Prior to the establishment of the Manchester Police Department in 1965, the department operated with only part time special police officers patrolling the township. These part time special officers worked long hours, predominantly during the night, and without much compensation. They were not provided with mandatory training, and relied on common sense and experience gained while on patrol. Raymond Byrnes headed the small group of part time officers and oversaw their operations from an improvised headquarters, which he had established at his residence.
The township, with its rapid growth and development, realized the need for a full time police force. In 1960 Harold R. Payne, who was previously employed as a part time special police officer, was appointed as the police department’s first full time police officer. Officer Payne’s duties included patrolling the township during the day and remaining on call during the night. Part time special police officers maintained their patrol function as they did before. In January 1965, the township passed an ordinance to create a full time police department. Sergeant Payne was later appointed as the township’s first Chief of Police.
John LeVance, previously employed as a part time special police officer, was appointed as a full time police officer at the rank of sergeant. Edward Lawler, also previously employed as a part time special police officer, was appointed as a full time police officer as well. This three-man police department dissolved the special police officer position, and grew to a seven man department by 1966. An alternate police headquarters was established at a small building in the Whiting section of the township, and was shared with the townships’ municipal court. It was later relocated to the current location of the Manchester Township Municipal Building when it opened in 1967.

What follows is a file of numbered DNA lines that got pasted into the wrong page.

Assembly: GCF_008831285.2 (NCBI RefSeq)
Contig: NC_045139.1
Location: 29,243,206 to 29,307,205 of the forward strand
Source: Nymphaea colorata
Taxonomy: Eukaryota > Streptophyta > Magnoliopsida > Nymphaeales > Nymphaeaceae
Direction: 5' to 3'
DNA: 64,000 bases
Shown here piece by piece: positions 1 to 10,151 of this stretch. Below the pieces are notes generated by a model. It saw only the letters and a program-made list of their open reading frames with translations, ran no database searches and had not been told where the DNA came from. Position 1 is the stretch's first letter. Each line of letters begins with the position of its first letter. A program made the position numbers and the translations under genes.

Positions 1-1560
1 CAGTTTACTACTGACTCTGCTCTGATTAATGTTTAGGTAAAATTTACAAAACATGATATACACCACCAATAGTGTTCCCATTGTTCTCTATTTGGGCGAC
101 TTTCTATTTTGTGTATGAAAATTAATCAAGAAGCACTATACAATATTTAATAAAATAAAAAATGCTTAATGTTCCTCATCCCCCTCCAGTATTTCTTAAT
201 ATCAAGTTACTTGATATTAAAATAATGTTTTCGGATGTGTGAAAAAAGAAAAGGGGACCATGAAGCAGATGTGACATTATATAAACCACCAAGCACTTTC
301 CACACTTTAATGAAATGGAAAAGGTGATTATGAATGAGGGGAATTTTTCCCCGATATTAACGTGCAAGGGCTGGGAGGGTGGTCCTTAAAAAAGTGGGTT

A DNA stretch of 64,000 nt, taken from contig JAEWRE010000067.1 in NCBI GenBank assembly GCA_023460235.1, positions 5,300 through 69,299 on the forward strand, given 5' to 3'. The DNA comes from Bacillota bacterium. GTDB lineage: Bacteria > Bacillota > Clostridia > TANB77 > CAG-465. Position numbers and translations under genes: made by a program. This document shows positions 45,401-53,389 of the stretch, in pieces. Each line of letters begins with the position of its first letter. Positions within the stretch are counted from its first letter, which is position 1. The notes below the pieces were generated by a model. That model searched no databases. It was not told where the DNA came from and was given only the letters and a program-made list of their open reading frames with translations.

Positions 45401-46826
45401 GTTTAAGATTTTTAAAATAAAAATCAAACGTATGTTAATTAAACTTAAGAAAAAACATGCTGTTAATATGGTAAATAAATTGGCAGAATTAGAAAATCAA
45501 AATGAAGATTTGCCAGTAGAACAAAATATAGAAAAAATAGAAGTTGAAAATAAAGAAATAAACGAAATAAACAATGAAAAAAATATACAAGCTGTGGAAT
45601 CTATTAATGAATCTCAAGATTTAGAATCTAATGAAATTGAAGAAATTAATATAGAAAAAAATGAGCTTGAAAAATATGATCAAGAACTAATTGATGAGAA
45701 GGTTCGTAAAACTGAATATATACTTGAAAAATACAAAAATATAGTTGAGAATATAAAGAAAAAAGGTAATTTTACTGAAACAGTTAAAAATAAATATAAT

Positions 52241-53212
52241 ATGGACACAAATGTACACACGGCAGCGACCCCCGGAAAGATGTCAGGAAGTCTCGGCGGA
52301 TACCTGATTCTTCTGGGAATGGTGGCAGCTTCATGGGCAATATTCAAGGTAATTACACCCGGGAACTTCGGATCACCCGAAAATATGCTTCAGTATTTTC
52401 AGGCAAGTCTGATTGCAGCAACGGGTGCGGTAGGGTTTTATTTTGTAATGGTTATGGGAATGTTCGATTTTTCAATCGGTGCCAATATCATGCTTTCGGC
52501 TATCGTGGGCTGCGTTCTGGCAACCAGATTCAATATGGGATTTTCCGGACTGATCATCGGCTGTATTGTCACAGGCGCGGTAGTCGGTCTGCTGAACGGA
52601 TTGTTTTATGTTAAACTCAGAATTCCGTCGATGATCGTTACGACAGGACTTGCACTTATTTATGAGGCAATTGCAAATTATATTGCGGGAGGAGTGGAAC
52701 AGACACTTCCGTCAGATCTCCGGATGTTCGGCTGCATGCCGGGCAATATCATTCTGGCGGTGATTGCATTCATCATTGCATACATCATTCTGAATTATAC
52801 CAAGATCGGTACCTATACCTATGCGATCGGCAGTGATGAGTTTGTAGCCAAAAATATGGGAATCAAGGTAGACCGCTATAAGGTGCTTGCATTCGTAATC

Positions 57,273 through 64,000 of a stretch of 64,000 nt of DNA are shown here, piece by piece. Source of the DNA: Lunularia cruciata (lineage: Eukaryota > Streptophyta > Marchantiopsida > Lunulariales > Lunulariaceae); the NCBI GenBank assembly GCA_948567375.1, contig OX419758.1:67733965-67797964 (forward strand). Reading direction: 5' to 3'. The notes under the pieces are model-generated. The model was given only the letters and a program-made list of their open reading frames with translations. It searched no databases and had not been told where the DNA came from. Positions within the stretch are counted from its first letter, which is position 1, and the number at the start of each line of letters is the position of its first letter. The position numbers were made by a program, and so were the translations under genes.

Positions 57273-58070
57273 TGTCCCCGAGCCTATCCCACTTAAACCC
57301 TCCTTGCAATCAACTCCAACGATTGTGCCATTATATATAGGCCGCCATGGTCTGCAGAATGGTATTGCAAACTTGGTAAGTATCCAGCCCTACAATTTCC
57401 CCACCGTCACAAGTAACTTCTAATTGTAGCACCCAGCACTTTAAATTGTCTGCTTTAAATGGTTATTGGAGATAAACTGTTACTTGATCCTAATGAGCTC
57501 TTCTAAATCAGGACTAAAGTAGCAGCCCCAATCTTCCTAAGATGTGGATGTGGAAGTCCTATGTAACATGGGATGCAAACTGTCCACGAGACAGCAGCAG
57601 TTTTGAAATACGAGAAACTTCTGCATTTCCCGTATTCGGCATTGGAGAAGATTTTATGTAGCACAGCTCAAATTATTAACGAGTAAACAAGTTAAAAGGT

After its incorporation, the Manchester Police Department utilized supplemental patrols from the New Jersey State Police on the main roadways in the township. Radio and telephone communications were handled by the violations clerk during the day. The seven man department patrolled the nearly 83 square mile town 24 hours a day, rotating on three shifts. Officers were assigned to work nine consecutive days with rotating shifts and had three consecutive days off in between. With the incorporation of a full time police force, many changes were forthcoming under Chief Payne’s leadership.
On April 16, 1970, the Manchester Township police patch was adopted to symbolize what each officer serving the department should represent. The handshake represents the brotherhood of all mankind being treated equally; the scale represents the administration of justice and fairness to all; and the ray of light represents the strength of mind to face danger with courage.
Since Chief Payne’s retirement in September of 1995, the following Manchester Township Police Officers have served as Police Chiefs for the department: Chief Thomas S. McCallum, Chief Wayne B. MacGregor, Chief William C. Brase and Chief Brian J. Klimakowski.
Since the inception of the Manchester Police Department, 157 sworn police officers have served the community, including Officer Robert J. Tobias who was tragically struck and killed by a passing motorist while conducting a motor vehicle stop on May 17, 1975. Officer Tobias was 23 years of age at the time of his death, and had dedicated a year of service to the department and community.
Currently the Manchester Police Department has 64 sworn officers and 18 civilians working full time in the department. The department operates 24 hours a day 365 days a year, with a Patrol Bureau, Investigations Bureau and a Support Services Bureau. It has a full time communications center that is manned 24 hours a day, and a full time animal control officer. The Manchester Police Department takes great pride in serving the citizens of Manchester Township and looks forward to every opportunity to interact in a friendly and professional manner with the community that we proudly serve.